Q. So you believe there should be a constitutional amendment banning the sale of alcohol?

A. Yes. Definitely. I've been in this for 50 years and things are finally turning around.

Q. So you'd say support is picking up?

A. Definitely.

Q. What about nonalcoholic beer?

A. That's a bunch of bullshit. It's strictly an effort to try to get young people introduced to the idea so they will drink beer.

Q. So how would NASCAR survive without beer?

A. That I don't know. They'd have to find someone else to sponsor them.

Q. No, I mean has anyone actually ever watched a NASCAR race without drinking like a fish?

A. I really can't answer that question.

Q. What about critics who say the last time there was Prohibition it caused organized crime and speakeasies?

A. The answer to that is, it's total bullshit.

Q. Okay...So, are you excited to be a vice-presidential candidate?

A. I've been active in politics for over 50 years.

Q. But this is the vice-presidency. It's every kid's dream, or at least every kid's little brother's dream.

A. It's just that I've been in it too long...It's exciting, yes, but not like it would have been, say, 30 years ago.

Cleveland Rocks, Houston Reels

When most Houstonians hear the name "East Cleveland," they may find themselves surprised that the tiny Montgomery County town of Cleveland has a suburb.

But, it turns out, there is also a city of sorts named Cleveland, in a state called "Ohio." And that Cleveland has a suburb to the east, an impoverished, mostly minority enclave of 27,000.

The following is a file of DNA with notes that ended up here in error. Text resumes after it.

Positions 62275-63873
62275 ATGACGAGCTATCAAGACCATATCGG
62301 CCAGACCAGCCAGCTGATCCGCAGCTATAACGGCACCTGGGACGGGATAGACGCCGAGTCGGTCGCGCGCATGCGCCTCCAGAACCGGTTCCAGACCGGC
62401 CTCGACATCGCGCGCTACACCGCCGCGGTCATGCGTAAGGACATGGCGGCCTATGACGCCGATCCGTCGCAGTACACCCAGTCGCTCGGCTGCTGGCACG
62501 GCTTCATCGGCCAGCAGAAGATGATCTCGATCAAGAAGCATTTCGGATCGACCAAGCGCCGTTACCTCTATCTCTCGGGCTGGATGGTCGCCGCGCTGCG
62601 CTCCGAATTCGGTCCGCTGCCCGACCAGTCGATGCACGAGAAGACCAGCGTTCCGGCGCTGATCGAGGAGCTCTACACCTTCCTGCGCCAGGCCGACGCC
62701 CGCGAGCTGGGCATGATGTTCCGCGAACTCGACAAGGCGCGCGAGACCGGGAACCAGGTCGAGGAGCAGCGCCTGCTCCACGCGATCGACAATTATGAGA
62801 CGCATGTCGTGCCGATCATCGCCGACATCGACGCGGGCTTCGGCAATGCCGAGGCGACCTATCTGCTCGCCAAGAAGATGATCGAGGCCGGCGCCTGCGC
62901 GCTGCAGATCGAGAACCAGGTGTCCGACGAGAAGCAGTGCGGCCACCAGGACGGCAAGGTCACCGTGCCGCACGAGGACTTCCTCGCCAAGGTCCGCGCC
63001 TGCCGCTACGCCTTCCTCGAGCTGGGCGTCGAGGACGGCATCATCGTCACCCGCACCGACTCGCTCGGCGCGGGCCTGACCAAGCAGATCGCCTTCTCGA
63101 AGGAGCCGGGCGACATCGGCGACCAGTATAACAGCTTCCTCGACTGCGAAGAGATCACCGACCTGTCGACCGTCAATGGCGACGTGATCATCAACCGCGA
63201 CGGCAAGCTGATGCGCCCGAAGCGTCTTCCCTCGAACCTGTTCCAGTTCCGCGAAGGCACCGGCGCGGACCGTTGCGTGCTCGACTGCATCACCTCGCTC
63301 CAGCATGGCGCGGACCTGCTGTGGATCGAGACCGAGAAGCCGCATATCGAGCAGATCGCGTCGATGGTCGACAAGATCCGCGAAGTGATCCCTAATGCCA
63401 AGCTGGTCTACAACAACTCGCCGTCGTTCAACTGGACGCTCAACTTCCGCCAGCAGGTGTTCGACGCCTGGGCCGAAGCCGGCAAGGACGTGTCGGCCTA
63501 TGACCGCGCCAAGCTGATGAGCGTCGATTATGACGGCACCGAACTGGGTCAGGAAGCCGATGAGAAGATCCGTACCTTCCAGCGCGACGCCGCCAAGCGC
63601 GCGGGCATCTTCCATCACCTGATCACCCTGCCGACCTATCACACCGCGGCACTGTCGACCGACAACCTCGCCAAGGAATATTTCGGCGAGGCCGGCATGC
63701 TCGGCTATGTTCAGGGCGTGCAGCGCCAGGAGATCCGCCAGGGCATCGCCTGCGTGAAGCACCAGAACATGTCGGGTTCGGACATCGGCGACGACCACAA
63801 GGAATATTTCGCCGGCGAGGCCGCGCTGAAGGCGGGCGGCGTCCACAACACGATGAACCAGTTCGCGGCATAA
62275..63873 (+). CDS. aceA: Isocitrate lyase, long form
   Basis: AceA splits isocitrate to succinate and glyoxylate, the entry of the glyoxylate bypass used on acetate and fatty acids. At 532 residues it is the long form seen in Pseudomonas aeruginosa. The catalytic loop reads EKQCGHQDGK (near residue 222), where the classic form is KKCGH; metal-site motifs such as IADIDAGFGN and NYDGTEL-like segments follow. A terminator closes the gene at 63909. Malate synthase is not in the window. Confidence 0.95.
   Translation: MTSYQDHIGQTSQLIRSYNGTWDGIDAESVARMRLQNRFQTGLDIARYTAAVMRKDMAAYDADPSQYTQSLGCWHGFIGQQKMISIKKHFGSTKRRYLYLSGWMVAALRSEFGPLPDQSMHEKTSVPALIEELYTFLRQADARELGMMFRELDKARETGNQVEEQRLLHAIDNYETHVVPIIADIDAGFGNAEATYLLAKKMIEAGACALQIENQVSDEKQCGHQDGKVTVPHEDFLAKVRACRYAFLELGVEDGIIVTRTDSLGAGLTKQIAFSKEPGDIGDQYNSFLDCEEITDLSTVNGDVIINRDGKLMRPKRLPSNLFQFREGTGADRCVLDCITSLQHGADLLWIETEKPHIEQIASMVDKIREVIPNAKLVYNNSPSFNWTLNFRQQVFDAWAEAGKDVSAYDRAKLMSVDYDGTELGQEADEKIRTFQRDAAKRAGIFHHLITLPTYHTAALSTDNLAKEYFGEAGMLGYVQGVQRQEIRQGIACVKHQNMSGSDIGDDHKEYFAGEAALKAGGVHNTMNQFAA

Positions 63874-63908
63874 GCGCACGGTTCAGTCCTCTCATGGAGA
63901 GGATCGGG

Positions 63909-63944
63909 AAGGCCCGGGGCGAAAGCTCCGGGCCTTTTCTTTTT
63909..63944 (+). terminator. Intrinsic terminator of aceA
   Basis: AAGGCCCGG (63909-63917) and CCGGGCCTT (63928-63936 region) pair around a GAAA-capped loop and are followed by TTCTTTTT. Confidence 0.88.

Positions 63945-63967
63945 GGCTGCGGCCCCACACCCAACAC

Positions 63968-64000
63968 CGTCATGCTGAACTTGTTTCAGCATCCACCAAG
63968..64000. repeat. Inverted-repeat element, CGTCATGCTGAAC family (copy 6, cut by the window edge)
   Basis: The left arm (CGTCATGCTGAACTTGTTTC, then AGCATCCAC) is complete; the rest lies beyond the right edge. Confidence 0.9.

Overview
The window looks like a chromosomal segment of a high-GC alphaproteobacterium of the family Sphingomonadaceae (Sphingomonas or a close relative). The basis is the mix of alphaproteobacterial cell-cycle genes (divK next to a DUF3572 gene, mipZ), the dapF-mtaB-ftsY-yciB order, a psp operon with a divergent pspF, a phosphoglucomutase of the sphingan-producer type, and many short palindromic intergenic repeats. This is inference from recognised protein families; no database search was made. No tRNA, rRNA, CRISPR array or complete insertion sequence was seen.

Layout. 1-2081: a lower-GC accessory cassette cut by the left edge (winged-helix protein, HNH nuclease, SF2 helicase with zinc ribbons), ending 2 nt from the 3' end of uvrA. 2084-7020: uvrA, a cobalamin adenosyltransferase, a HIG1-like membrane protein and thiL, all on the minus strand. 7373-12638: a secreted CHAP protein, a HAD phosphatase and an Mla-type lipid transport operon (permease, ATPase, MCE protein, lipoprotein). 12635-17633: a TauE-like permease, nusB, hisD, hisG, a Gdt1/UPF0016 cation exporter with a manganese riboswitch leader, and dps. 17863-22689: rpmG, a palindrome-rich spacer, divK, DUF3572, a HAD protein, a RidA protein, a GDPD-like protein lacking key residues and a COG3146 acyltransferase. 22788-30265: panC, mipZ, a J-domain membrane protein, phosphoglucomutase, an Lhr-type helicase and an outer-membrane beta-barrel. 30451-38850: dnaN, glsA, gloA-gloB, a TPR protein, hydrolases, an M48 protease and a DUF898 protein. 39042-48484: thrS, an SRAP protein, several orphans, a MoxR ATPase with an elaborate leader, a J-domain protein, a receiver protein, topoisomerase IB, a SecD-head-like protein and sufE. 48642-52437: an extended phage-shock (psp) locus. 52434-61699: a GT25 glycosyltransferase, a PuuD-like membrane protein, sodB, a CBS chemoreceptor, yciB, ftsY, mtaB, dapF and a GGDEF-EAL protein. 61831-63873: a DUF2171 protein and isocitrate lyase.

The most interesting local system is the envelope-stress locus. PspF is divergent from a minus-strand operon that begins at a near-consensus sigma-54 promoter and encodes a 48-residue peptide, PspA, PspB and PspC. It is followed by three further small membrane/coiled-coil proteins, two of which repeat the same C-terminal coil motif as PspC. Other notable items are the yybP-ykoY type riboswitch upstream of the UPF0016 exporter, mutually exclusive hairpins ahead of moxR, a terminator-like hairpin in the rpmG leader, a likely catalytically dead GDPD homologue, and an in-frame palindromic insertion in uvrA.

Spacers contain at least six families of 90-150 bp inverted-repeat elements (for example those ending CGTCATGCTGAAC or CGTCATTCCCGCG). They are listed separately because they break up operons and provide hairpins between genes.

Why the geography lesson? Because the politics of East Cleveland may come to play an intriguing role in the politics of Houston.

Mayor Emmanuel Onunwor was convicted last month of bribery, racketeering and tax fraud, the charges stemming from an FBI investigation of businessman Nate Gray. Gray was videotaped handing envelopes stuffed with cash to the mayor, apparently to further the interests of CH2M Hill, a company running the city's water department.

The Cleveland Plain Dealer reports that wiretaps of Gray have led to "so many different fruitful veins of investigation," triggering probes in Chicago, Detroit, New Orleans -- and Houston.

There are indeed some local connections. CH2M Hill is involved in the Port of Houston Authority's mammoth Bayport project, and it has its nose fully in the City Hall trough. In 1999 the city paid $1.6 million for the company to develop a "strategic plan" for its water system, an amount later amended to $2.5 million, which is a pretty nice amendment. A year later it got a $3.5 million design contract.

Gray also owns Etna Parking, which has a piece of the contract for shuttling car-rental customers at Bush Intercontinental Airport. A "Nate Gray" gave $500 to Mayor Bill White's campaign in December.

Whether anything comes of this is difficult to say -- Gray didn't return calls, and the FBI and U.S. Attorney's office in Cleveland refused comment.

But there's a chance that Houstonians may become more familiar with the name "East Cleveland" than they ever believed possible.

Gone But Not Forgotten

Thirty years after the fact, the late Lieutenant Colonel Jerry Killian of the Texas Air National Guard is getting his 15 minutes of fame, as the author of several newly discovered (and disputed) memos depicting George W. Bush's underwhelming military career.

Killian may wind up with only a fleeting posthumous moment in the national spotlight, but he remains a legend among the flyboys of his TANG unit at Houston's Ellington Field. "Killer" Killian epitomized the tough-talking, testosterone-soaked world of fighter pilots, and tales of his exploits and warped wisdom are still traded over beers by his former colleagues.

We'll repeat just one: Killian on the subject of sex. "I never turned anything down," he once told his young pilots, "except an old man with no teeth. And I turned him facedown."

Such are the shapers of future presidents.